- This collaborative project between the University of Bath, University of Brighton, UniLaSalle in Rouen (France) is investigating the performance of a range of waste materials and bio-based co-products as alternative building insulation materials.
- Three different materials are being evaluated – wheat straw bales, rapeseed stalks (processed into bio-composite), and recycled duvets.
- If their thermal performance is comparable or better than current insulation, industry will think seriously about using the materials in future construction.
A research team at the University of Bath is testing and comparing the thermal performance of each of the insulation materials by constructing three identical prototype wall panels, each containing one of the materials. Their performances will be compared and contrasted with each other as well as against industry standard insulation used currently in most buildings.
It is hoped that by using already existing waste materials or co-products, widespread use of such materials in the construction sector could lead to significant reductions in emissions associated with construction as well as reducing the dependency on natural resources used in traditional insulation such as glass wool and rock wool.
The panels are 150mm thick by 1.1 metre square and fitted with 9mm plywood either side, similar of how insulation is commonly constructed into buildings. Each panel contains a number of probes measuring relative humidity, interior and exterior temperature, and heat flux.
The panels will undergo six weeks of consecutive rigorous testing in a state-of-the-art environmental chamber at the University’s Building Research Park. There will be two tests – a steady state and a non-steady state temperature test.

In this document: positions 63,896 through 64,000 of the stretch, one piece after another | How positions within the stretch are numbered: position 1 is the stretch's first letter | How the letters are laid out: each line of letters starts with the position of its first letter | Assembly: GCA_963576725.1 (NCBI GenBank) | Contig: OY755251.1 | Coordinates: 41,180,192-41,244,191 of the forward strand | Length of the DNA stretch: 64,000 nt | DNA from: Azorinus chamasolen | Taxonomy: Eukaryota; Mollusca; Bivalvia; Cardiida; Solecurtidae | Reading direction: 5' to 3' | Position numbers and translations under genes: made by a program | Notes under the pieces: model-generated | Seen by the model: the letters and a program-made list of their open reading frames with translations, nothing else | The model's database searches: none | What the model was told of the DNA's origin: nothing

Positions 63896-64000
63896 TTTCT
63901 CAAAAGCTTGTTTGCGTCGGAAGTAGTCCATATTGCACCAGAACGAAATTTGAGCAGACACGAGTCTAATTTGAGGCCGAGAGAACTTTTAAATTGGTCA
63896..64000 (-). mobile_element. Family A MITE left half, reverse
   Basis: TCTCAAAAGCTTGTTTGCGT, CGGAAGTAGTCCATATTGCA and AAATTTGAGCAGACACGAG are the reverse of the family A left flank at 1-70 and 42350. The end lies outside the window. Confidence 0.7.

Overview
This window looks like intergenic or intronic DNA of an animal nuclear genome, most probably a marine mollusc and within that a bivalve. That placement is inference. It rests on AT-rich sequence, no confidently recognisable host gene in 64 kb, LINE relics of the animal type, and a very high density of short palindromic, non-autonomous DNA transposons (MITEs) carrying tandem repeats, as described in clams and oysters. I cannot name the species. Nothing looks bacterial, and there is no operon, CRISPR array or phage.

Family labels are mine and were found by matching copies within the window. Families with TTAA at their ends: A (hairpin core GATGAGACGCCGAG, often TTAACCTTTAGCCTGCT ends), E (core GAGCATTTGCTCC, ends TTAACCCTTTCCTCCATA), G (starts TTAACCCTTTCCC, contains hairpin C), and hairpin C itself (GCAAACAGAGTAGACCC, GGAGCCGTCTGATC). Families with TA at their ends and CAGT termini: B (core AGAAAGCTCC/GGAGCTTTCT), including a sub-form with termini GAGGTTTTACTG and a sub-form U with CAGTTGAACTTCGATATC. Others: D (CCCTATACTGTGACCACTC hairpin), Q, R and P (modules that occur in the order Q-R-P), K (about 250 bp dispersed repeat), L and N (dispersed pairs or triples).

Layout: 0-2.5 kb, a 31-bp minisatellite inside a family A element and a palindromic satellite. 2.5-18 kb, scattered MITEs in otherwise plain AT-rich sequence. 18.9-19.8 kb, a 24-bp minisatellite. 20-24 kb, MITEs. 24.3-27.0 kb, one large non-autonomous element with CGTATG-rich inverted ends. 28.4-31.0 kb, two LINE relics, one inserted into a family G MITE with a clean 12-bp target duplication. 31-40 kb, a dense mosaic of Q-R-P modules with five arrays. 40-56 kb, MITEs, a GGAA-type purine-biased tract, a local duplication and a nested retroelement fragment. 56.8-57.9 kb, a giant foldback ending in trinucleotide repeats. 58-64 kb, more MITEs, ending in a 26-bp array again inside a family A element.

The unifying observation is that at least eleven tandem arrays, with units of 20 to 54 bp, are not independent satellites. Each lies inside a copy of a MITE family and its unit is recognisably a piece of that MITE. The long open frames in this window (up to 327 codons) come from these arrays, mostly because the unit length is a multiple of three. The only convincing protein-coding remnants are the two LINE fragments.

In the first test an increasing temperature will be applied to one side of the panels to calculate how much energy is required to increase the temperature on the other side of the panel. The second test will involve increasing the humidity to evaluate how each material maintains and holds moisture.
Research Associate in the University of Bath’s Department of Architecture & Civil Engineering, Dr Shawn Platt, said “This is the first time these materials will have been tested in such a robust scientific way allowing us to accurately assess their thermal performance against each other as well as against industry standard insulation”.
Professor of Innovative Construction Materials at the University of Bath, Pete Walker, commented “Our previous research has shown the performance of straw bales as a sustainable and energy efficient building material; however, there are a number of other waste and co-products which could also perform well as construction materials. The opportunity to exploit these waste and agricultural co-products is not something that should be ignored and we are hopeful that if their thermal performance is comparable or better than current insulation, industry will think seriously about using the materials in future construction”.
Author: Bryan Groenendaal
Source: University of Bath